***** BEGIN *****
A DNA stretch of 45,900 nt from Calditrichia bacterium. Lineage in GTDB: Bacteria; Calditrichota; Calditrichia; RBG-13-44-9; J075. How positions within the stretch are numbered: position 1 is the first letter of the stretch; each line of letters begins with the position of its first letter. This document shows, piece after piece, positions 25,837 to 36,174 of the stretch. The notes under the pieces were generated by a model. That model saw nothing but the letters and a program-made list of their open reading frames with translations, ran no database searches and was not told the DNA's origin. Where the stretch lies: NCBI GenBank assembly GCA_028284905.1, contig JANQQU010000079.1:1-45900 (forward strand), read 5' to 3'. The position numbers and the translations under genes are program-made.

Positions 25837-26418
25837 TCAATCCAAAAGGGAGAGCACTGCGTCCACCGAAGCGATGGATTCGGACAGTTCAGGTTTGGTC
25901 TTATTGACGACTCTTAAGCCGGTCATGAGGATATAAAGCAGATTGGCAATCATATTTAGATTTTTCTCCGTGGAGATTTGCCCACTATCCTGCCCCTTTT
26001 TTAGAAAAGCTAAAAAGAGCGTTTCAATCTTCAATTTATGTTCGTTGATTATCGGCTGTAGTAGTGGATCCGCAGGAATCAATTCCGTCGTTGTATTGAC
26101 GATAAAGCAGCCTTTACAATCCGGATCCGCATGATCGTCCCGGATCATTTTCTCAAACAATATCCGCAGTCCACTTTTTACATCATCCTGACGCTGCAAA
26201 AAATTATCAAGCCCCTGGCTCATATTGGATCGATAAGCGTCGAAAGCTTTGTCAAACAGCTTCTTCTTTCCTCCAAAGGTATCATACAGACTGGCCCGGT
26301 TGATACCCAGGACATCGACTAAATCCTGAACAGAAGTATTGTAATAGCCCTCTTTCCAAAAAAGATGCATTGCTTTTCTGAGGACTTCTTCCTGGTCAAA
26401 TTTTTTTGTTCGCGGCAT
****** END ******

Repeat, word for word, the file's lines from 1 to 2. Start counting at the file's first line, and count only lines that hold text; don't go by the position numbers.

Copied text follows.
A DNA stretch of 45,900 nt from Calditrichia bacterium. Lineage in GTDB: Bacteria; Calditrichota; Calditrichia; RBG-13-44-9; J075. How positions within the stretch are numbered: position 1 is the first letter of the stretch; each line of letters begins with the position of its first letter. This document shows, piece after piece, positions 25,837 to 36,174 of the stretch. The notes under the pieces were generated by a model. That model saw nothing but the letters and a program-made list of their open reading frames with translations, ran no database searches and was not told the DNA's origin. Where the stretch lies: NCBI GenBank assembly GCA_028284905.1, contig JANQQU010000079.1:1-45900 (forward strand), read 5' to 3'. The position numbers and the translations under genes are program-made.

Positions 25837-26418